In the present day, the Maori community has lost its way again as the younger generations flee the old-fashioned authoritarianism of the tribe and the boredom of the village, while those who stay behind are led astray by drugs and crime. So the death of the next male descendant of Paikea, and the departure of his father Parourangi (Cliff Curtis) for Europe, leaves grandfather Koro (Rawiri Paratene) despairing over the survival of the old ways. His surviving grandchild Pai (Keisha Castle-Hughes) is bright, tough, charismatic and in touch with the tribe's history and rituals, but the traditionalist Koro refuses to accept Pai as the next leader of the people because she happens to be a girl. As a pod of whales arrives off the coast, it becomes clear that the old myths are about to resurface.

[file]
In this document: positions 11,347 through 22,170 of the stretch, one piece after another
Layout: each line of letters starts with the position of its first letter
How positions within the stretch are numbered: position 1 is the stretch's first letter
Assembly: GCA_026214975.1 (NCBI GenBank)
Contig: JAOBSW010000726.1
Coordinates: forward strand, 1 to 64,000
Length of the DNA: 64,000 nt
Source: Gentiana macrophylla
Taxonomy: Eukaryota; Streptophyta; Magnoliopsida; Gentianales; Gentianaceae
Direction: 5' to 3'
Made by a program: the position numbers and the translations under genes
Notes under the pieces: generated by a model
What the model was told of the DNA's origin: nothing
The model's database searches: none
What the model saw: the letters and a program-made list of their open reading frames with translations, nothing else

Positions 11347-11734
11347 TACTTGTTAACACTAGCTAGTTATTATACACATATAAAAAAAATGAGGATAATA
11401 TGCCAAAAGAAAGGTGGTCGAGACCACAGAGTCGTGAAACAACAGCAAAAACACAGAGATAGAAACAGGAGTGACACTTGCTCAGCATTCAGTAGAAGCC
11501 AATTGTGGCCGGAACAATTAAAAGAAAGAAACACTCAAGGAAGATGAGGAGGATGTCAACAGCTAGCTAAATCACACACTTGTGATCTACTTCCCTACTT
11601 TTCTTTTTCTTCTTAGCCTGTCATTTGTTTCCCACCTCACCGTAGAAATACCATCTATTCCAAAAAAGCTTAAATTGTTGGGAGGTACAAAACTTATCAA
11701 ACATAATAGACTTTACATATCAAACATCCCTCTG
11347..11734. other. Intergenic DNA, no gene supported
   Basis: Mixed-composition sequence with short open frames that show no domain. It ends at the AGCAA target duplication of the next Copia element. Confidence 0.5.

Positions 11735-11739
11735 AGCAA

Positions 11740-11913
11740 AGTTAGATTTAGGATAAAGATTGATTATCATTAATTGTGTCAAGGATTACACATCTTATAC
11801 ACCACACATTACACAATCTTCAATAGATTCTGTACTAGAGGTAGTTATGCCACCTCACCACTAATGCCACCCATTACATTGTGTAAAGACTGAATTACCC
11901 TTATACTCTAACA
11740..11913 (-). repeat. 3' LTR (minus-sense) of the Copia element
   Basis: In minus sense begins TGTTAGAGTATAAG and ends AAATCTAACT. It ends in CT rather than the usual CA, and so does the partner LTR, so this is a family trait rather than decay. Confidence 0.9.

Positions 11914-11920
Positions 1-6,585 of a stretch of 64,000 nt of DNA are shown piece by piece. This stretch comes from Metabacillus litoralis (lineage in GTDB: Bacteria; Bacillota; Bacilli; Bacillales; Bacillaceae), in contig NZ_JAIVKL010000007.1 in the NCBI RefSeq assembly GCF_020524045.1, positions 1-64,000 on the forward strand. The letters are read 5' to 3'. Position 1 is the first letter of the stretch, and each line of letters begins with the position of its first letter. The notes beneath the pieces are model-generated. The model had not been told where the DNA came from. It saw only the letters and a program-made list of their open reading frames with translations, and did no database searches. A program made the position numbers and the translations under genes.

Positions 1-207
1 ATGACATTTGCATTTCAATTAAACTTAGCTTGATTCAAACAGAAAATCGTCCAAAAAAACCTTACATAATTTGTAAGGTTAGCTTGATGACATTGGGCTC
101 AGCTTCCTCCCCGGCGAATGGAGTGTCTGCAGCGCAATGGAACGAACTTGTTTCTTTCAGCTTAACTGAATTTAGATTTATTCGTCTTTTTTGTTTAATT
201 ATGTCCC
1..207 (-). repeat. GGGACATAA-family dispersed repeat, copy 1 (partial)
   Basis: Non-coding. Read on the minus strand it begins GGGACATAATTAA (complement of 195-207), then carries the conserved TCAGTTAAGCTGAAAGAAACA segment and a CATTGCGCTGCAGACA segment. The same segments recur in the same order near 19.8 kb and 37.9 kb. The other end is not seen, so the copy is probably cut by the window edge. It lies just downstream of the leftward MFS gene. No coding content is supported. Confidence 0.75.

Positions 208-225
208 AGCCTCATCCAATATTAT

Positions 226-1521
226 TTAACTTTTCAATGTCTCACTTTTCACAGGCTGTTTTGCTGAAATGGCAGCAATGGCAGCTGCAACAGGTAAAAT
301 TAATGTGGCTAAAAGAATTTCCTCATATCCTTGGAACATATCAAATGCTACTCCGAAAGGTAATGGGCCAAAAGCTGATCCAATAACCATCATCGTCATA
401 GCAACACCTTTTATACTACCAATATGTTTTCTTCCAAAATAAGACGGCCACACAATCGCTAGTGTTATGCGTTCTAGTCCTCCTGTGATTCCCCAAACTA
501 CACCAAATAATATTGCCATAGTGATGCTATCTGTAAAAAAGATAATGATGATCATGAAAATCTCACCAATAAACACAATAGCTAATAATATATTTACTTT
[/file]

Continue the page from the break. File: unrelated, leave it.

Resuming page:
Niki Caro's 'Whale Rider' presents the conflict between the older and younger generations, man and woman, past and present, localism and foreignness, tradition and change - in other words, all the very stuff of myth. The ancient myth of the whale rider is not so much told as retold, so that the disintegrating community can be brought back together by finding new ways of reconnecting with its past traditions.
'Whale Rider' is both an effective snapshot of the challenges which modernity brings to indigenous cultures, and a neat illustration of the power of myths to adapt. It for the most part avoids excessive sanctimoniousness through earthy characterisation and timely humour - and the acting, from an almost exclusively Maori cast, is a revelation.
In other words, 'Whale Rider' manages to convey all the best qualities of whales - grace, majesty, mystery and community - without ever becoming too big and blubbery.